Section 2:
Olympia City Council - General Powers and Responsibilities

2.1 Overview

Fundamentally, the powers of the City Council are to be utilized for the good of the community and its residents; to provide for the health, safety and general welfare of the citizenry. Accordingly, the City of Olympia values personal honesty and integrity, open and accessible government, fiscal responsibility, fair treatment of individuals and a customer service emphasis in our organization.

It is important to note that the Council acts as a body. No member has any extraordinary powers beyond those of other members. While the Mayor has some additional ceremonial and presiding officer responsibilities as described below, when it comes to establishing policies, voting, and in other significant areas, all members are equal.

Policy is established by at least a majority vote of the Council. While individual members may disagree with decisions of the majority, a decision of the majority does bind the Council to a course of action. Councilmembers should respect adopted Council policy.

It is the City Manager’s responsibility to ensure the policy of the Council is enacted. Actions of staff to pursue the policy direction established by a majority of Council do not reflect any bias against Councilmembers who held a minority opinion on an issue.

2.1.a Affirmation of Council Expectations

Adopted: May 21, 2013

The City Council will adjust and modify operating procedures and guidelines to respond to evolving needs. The Council seeks to establish commonly held expectations and to clarify roles and procedures to further Council and staff effectiveness. Council retreats generally include efforts to affirm and establish practices and rules of engagement. The City’s Administrative Guidelines work in concert with the Council Guidebook and a lengthy set of regulations to guide appropriate actions. These various initiatives must not suppress the dynamic engagement which is so valuable to policy development.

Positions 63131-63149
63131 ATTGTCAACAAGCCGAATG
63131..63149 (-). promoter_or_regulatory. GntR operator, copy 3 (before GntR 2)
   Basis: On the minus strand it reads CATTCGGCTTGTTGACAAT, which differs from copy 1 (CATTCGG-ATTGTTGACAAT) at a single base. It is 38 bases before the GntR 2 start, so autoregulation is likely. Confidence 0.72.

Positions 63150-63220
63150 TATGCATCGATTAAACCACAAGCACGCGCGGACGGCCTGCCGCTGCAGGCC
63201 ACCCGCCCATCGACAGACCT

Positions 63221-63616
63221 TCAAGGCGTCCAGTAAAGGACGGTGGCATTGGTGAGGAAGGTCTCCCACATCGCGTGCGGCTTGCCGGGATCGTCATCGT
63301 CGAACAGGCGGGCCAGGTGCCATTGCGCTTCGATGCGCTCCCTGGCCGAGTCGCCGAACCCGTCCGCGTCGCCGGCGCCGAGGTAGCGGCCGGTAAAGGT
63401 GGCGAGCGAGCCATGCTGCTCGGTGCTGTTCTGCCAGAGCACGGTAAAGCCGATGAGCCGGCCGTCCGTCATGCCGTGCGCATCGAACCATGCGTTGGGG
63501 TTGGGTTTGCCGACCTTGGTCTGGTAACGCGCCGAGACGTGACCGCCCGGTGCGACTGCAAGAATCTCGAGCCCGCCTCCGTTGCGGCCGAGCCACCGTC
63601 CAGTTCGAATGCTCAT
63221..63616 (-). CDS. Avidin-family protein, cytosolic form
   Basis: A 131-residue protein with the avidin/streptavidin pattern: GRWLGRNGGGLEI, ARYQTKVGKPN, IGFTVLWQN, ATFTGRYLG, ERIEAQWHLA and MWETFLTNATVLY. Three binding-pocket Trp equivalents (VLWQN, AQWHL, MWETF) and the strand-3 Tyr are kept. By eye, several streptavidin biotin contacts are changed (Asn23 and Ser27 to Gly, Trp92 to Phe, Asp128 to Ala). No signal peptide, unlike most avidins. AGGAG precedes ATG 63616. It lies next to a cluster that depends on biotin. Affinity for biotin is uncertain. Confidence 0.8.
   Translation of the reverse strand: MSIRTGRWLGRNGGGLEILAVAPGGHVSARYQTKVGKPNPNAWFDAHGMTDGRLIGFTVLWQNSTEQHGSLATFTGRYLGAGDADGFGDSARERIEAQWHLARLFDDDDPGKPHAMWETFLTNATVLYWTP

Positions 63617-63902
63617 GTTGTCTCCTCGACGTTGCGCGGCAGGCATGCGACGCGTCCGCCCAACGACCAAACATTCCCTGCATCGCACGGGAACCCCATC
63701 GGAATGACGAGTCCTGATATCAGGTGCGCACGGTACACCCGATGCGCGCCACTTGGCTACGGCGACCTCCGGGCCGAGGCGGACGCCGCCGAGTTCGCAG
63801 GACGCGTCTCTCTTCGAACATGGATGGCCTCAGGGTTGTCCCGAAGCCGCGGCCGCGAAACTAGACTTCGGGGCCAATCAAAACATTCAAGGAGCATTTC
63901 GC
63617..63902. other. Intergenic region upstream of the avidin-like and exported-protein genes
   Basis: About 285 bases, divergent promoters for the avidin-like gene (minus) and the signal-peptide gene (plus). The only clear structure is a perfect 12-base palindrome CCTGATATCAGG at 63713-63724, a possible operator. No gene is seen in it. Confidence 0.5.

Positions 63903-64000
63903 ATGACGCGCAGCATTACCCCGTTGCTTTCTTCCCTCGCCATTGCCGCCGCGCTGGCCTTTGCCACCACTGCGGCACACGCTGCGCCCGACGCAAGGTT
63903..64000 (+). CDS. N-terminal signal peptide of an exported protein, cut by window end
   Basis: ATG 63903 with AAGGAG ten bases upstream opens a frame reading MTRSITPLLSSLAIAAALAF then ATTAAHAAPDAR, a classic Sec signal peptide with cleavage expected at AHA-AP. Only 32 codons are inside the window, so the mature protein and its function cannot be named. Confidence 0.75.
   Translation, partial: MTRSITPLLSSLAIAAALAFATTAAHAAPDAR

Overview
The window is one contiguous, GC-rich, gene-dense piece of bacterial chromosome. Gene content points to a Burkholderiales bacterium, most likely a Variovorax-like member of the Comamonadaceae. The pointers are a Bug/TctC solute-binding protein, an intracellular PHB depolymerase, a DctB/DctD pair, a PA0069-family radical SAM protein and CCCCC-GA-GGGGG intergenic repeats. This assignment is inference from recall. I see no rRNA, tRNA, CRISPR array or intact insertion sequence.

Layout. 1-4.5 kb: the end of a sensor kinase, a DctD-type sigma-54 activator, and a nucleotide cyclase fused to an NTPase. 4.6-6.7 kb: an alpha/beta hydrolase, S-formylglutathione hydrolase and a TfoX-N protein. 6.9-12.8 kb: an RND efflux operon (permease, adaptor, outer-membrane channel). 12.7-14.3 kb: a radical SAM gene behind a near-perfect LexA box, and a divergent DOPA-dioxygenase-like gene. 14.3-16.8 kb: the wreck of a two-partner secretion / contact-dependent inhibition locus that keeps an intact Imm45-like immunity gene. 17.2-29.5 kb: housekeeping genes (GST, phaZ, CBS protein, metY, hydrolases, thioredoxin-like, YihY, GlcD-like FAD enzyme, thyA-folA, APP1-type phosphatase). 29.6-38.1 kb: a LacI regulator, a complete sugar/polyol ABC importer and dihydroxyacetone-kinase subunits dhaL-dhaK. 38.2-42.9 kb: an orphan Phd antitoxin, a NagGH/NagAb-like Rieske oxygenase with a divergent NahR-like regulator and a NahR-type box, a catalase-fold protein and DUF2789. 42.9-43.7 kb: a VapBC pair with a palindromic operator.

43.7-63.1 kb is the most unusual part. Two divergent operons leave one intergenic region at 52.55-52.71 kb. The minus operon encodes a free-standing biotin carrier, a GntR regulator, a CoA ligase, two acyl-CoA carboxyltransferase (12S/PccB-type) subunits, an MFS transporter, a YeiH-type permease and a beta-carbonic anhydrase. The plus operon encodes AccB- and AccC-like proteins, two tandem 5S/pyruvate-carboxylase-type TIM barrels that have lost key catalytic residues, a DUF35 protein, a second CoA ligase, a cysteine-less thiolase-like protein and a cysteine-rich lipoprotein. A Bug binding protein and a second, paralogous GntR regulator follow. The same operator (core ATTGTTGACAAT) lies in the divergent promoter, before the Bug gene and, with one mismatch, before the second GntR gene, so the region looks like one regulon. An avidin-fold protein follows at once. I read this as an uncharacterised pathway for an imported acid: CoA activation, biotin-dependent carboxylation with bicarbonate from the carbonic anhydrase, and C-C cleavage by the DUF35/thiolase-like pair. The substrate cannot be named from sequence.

Central to an understanding of the role of Councilmembers is a confirmation of an appropriate relationship with staff. Members of the City Council must not intrude into those areas that are exclusively the responsibility of staff. Individual Councilmembers may not intervene in staff decision-making, the development of staff recommendations, scheduling of work, and executing department priorities without the prior knowledge and approval of the City Council as a whole.

In addition, the City Council is committed to a set of internal behaviors, intended to create a high level of trust, creativity, and productivity. These include:

1. Staying focused on top priority goals, rather than becoming reactive

2. Engaging in proactive, on-going communication which avoids unnecessary surprises

3. Seeking common ground and coming together, avoiding the fueling of controversy or anxiety

4. Focusing on others’ actions and avoiding speculation about their intentions

5. Building trust by being transparent, ethical, and acting with integrity

6. Engaging in and encouraging direct communication

7. Assuming good intentions and asking about intent

8. Taking initiative to repair bruised working relationships

9. Respecting all citizens and all members

10. Remaining realistic

This set of behavioral expectations is extended to include the actions of its members when they are representing the City in other venues, such as interjurisdictional assignments and coordinating bodies.

For all Councilmembers, when participating in Council meetings, including Council Committee meetings:

1. All views are welcomed, helping the group consider options outside its ordinary range of thought.

2. Each Councilmember has equal responsibility and ownership in the operation and outcomes of Council meetings.

3. Everyone speaks with courtesy and respect, even when laboring under heartfelt emotion.

4. Members may argue their views strongly during discussion, but once a decision is made, the minority accepts the majority decision as the decision of the body.

5. Members are curious and transparent - they ask rather than assume.